Hand Tools

Pros and Cons
Response To:
Re: Thanks all ()

Derek Cohen (in Perth, Australia)
I am enthusiastic about the method for chisels. Not only adding a durable edge to cheesy blades, but also for refreshing and enhancing decent chisels in use. Further, I refreshed and enhanced lathe chisels today - what a great, quick way to keep chisels, flat and turning, in play.

I am less enthusiastic about hand planes. I experimented with a BU smoother and the results were logical: buffing increases the bevel angle. This is not a bad thing - within reason - for BU planes. A block plane still cuts end grain. However, a BU smoother, with a high cutting angle (e.g. 50 degree secondary bevel = 62 degree cutting angle), then buffed, creates a roughly 70 degree secondary bevel (= 82 degree cutting angle), and the plane turns into a scraper. [I have photos to demonstrate this]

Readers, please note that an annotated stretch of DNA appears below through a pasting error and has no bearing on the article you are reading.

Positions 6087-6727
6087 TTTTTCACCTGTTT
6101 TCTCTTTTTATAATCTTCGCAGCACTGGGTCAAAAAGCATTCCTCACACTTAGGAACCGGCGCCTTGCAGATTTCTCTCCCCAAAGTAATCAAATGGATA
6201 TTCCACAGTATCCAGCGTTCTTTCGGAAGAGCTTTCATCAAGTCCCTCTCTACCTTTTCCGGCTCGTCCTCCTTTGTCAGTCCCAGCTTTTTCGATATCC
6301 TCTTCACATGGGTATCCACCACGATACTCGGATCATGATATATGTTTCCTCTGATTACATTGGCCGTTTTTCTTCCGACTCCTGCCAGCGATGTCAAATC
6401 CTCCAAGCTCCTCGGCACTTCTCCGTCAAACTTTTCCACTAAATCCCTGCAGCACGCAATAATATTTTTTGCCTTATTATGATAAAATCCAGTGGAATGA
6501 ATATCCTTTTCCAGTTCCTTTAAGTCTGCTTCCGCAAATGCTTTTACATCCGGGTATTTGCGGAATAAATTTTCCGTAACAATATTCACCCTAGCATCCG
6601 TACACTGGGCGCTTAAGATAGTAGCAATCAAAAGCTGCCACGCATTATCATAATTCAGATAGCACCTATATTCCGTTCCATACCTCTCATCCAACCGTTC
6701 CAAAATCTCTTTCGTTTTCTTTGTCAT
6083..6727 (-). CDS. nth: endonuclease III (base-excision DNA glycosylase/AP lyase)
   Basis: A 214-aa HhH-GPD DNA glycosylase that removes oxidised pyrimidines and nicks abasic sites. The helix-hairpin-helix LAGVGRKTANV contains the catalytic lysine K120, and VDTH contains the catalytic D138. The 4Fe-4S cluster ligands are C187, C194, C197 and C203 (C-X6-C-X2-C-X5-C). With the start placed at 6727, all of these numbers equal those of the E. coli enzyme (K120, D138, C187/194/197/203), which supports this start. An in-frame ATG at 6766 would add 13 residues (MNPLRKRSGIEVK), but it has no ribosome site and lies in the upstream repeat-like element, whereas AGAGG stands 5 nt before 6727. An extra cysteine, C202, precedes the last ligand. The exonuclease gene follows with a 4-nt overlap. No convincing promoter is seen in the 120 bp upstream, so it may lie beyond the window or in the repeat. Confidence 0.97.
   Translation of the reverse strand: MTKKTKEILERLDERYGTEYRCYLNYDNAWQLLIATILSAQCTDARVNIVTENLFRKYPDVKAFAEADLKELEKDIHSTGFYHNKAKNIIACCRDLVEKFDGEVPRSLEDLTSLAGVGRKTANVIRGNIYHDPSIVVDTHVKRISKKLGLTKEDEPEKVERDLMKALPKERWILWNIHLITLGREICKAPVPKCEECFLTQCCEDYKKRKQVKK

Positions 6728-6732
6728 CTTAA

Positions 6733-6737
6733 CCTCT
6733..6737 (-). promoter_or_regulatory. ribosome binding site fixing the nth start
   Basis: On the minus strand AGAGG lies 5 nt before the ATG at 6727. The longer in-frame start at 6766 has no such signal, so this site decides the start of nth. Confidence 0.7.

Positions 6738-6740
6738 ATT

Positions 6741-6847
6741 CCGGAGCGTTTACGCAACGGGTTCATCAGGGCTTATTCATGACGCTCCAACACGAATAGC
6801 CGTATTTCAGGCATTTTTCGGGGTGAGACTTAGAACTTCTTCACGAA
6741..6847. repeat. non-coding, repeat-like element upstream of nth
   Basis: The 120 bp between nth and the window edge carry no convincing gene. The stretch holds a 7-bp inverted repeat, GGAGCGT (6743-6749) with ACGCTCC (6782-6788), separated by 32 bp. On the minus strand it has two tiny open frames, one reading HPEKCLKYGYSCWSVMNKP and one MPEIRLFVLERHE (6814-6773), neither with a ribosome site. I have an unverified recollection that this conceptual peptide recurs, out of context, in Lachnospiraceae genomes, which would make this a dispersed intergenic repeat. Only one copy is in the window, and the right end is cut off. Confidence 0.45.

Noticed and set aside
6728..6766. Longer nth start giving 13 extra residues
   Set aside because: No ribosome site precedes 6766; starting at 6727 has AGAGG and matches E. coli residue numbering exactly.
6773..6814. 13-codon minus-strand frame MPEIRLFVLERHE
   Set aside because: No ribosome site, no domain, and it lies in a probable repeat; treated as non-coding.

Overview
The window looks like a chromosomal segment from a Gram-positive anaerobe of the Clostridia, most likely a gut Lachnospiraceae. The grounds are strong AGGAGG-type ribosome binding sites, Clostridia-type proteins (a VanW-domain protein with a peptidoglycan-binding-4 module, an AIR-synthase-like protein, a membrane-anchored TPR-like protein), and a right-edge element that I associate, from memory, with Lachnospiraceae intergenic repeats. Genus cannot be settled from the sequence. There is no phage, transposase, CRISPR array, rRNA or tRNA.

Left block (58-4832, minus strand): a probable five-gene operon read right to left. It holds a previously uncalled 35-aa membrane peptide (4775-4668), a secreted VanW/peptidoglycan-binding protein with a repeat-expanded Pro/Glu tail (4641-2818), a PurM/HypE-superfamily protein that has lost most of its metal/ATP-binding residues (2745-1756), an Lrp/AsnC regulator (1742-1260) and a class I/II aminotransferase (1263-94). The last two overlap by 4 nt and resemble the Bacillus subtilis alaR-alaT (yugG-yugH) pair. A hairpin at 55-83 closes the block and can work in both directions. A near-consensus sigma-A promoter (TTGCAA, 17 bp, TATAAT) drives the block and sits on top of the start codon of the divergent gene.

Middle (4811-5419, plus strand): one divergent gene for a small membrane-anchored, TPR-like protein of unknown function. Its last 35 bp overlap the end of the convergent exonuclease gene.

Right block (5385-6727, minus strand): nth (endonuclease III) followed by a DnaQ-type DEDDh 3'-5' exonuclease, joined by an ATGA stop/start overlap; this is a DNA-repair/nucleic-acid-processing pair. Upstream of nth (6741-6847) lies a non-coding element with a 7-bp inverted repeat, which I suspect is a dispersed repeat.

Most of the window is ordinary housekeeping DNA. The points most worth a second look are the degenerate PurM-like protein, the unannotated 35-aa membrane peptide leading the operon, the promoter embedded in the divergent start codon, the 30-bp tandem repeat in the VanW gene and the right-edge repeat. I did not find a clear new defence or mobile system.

With a BD plane, the shavings became stringy and lose integrity. Planing becomes unpredictable. I would far rather take the blade to the stones and re-hone than buff.

What became clear to me is that there is a need to develop a method where the angle created is controlled. Perhaps it is not the act of buffing, but the creation of a steeper micro-micro bevel reinforcing the edge. It is also just another tertiary bevel, and it is this which adds sharpness at the same time. If this is so, then can one simply use a very fine stone/grit to do the job?

Regards from Perth


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